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Armour – The development of mechanised forces and their equipment

By: Richard M. Ogorkiewicz (840/35831)
Publisher: Stevens & Sons Ltd (From the John Laffin Library)

This is the first comprehensive account of armoured forces-the way they have evolved, the vehicles they use and how they fight.

The author presents a wealth of fascinating detail on every aspect of this subject. Here are the bizarre forerunners of the modern armoured vehicle – F.R. Simms’ armed quadricycle of the last century, the steam tractor, Little Willie, and the Rolls Royce Silver Ghost.

All here above all is the tank, the most romantic and colourful of all armoured vehicles. The author shows how its logical evolution was checked at times by military conservatism, and how the attitude towards it could change capriciously and without justification. We can see the genius of tank designers like J. Walter Christie, the fruits of whose dogged experimentation were harshly tested in action during the Second World War.

The author’s account is well nigh definitive: there are chapters on technical problems (how many people know that the steam engine was once visualised as a source of motive power for the tank, and that gas turbine recently his advocates?) and chapters detailing the main types of armour-the self-propelled gun, the armoured infantry carrier, the amphibious vehicle and the armoured car.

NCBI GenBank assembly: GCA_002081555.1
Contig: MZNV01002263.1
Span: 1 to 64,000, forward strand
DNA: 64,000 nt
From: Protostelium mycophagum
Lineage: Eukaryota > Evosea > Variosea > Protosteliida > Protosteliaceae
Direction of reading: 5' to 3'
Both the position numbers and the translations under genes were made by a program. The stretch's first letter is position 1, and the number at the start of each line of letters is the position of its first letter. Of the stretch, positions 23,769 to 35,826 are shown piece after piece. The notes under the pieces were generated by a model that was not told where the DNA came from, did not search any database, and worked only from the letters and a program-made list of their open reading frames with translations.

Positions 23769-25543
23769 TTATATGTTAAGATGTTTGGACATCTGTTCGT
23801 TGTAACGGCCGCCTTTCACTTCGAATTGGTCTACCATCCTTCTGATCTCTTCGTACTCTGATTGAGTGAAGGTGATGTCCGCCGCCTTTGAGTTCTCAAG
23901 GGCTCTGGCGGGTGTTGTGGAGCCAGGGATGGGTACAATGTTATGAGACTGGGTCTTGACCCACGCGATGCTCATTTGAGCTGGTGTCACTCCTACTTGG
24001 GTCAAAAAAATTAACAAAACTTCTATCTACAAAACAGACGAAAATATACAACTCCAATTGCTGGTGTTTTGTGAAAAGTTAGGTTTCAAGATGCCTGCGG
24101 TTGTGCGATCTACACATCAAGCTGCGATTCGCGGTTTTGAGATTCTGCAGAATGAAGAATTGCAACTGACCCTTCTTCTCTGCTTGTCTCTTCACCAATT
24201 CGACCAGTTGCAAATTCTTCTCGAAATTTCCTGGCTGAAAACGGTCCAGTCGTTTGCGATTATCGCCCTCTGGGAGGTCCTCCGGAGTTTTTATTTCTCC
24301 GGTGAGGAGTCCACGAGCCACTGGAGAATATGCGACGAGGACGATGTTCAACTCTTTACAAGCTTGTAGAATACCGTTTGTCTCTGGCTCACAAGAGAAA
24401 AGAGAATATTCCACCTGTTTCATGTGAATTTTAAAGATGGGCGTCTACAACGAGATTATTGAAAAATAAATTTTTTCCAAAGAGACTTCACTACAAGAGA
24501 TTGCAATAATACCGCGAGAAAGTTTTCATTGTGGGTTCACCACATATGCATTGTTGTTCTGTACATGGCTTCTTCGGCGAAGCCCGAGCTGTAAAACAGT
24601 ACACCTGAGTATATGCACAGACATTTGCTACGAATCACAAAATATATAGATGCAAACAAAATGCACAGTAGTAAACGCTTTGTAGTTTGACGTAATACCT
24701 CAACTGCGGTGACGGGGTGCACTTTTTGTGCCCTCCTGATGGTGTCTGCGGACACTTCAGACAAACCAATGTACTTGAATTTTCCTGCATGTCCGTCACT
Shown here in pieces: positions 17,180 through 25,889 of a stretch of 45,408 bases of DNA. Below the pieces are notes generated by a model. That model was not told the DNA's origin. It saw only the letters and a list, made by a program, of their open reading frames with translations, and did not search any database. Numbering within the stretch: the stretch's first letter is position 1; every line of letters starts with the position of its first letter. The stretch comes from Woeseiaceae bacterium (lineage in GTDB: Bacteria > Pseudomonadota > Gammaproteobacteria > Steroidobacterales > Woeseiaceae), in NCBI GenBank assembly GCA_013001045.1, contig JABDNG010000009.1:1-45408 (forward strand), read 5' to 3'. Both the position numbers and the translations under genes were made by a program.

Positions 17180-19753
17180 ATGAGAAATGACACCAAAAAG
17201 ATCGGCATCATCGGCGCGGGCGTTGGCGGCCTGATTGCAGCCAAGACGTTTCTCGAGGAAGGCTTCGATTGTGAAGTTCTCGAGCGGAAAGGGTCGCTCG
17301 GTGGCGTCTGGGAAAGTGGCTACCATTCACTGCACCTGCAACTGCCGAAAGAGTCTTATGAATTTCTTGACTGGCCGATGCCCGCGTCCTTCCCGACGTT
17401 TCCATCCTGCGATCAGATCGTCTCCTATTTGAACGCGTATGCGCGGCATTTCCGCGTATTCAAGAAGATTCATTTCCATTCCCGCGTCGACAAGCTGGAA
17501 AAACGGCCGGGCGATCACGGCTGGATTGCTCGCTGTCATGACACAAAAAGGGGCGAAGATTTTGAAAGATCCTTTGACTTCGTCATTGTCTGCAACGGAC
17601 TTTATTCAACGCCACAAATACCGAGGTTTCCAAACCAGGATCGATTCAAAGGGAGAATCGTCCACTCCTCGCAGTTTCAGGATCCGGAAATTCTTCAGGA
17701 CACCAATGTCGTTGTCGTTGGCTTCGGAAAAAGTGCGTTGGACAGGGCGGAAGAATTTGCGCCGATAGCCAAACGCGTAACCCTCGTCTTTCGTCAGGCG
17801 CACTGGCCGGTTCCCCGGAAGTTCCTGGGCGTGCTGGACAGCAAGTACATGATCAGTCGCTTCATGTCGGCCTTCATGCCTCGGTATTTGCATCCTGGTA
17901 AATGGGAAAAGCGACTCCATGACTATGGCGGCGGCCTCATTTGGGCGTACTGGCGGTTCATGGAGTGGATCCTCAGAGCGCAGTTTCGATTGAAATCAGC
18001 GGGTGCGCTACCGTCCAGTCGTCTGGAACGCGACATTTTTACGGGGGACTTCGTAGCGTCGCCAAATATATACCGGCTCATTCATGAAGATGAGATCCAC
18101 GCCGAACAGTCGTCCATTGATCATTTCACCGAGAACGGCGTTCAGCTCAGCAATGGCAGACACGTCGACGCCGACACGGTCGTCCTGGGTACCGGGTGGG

All this information is set against the complex, historical, strategic and tactical background. The author gives concise accounts of the use of armour in many campaigns and battles-at Cambrai and Amiens during the first World War, in the Spanish Civil War, on the Eastern Front and during the Allied invasion of 1944.

The interplay of theory and practice brings fascinating glimpses of the great protagonists of armoured warfare-Fuller, Guderian and Liddell Hart are names which have changed the face of war. The author includes an assessment of the role of armour in our nuclear age.

An unusual appendix traces the ancestry of the tank from the Sumerian military cart of 3500 BC, through the Hussite wagonlaager of the Middle Ages to Voltaire’s half-serious ideas for an armoured vehicle which he put up to the court of Catherine the Great.

Armour is the ideal book for the student of military history and the layman alike. It will appeal, in particular, to all those who have ever fought with armoured vehicles.

May 2008


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